March’s featured text
In writing the Ballads, Gilbert developed his signature "topsy-turvy" style, where the humour was derived by setting up a ridiculous premise and working out its logical consequences, however absurd. They also reveal Gilbert's cynical and satirical approach to humour. The collection became famous on its own, as well as being a source for plot elements, characters, and songs that would be recycled in the Gilbert and Sullivan operas.
OF all the ships upon the blue,
No ship contained a better crew
Than that of worthy Captain Reece,
Commanding of The Mantelpiece.
He was adored by all his men,
For worthy Captain Reece, R.N.,
Did all that lay within him to
Promote the comfort of his crew.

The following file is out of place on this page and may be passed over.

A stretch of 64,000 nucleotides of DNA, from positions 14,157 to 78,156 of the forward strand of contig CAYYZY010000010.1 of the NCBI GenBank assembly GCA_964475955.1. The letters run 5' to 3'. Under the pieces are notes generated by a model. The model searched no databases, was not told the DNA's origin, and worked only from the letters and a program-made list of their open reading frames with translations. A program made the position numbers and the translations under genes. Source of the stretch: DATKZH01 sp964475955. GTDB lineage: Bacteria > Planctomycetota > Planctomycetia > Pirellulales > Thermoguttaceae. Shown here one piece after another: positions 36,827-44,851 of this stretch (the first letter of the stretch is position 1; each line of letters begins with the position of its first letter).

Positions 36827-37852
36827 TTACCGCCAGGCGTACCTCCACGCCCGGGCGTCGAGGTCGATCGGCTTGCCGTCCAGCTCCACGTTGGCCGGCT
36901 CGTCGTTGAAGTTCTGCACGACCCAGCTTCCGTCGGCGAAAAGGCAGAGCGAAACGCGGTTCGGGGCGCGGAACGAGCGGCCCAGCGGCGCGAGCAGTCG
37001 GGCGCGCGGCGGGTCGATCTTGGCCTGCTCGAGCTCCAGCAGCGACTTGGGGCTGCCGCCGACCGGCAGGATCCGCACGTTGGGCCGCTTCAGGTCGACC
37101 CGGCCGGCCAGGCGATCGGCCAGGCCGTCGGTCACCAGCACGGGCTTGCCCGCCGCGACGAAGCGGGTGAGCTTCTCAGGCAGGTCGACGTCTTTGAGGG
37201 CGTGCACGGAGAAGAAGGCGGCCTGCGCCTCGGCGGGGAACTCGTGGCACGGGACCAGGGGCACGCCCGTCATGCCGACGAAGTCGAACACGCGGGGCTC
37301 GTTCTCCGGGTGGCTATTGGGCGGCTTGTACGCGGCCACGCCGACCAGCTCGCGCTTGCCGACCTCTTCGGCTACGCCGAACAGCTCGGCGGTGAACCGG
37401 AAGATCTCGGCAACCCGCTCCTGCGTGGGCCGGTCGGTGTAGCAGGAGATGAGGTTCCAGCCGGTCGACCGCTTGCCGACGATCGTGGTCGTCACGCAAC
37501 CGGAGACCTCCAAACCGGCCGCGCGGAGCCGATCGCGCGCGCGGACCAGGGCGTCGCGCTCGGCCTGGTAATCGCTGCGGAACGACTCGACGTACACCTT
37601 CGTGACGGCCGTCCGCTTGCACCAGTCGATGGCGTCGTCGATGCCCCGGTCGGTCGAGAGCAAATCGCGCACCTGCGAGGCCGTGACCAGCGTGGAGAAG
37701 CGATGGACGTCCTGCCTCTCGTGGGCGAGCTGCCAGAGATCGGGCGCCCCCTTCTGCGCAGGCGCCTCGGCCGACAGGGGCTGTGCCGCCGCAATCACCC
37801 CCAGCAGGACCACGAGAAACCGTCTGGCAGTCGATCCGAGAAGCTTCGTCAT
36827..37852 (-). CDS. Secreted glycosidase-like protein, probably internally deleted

If ever they were dull or sad,
Their captain danced to them like mad,
Or told, to make the time pass by,
Droll legends of his infancy.
Babylonian Penitential Psalms (1921)
by Percy Handcock
Celtic migrations (1853)
by Denis Caulfield Heron
The Nature and Elements of Poetry (1892)
by Edmund Clarence Stedman
Our habitual criminals (1882)
by Frederick Richard Falkiner
Haka Ka Mate Attribution Act 2014 (2014)
by Parliament of New Zealand
The Eye of Zeitoon (1920)
by Talbot Mundy
The Prometheus Bound of Aeschylus (1843)
by Aeschylus, translated by Henry David Thoreau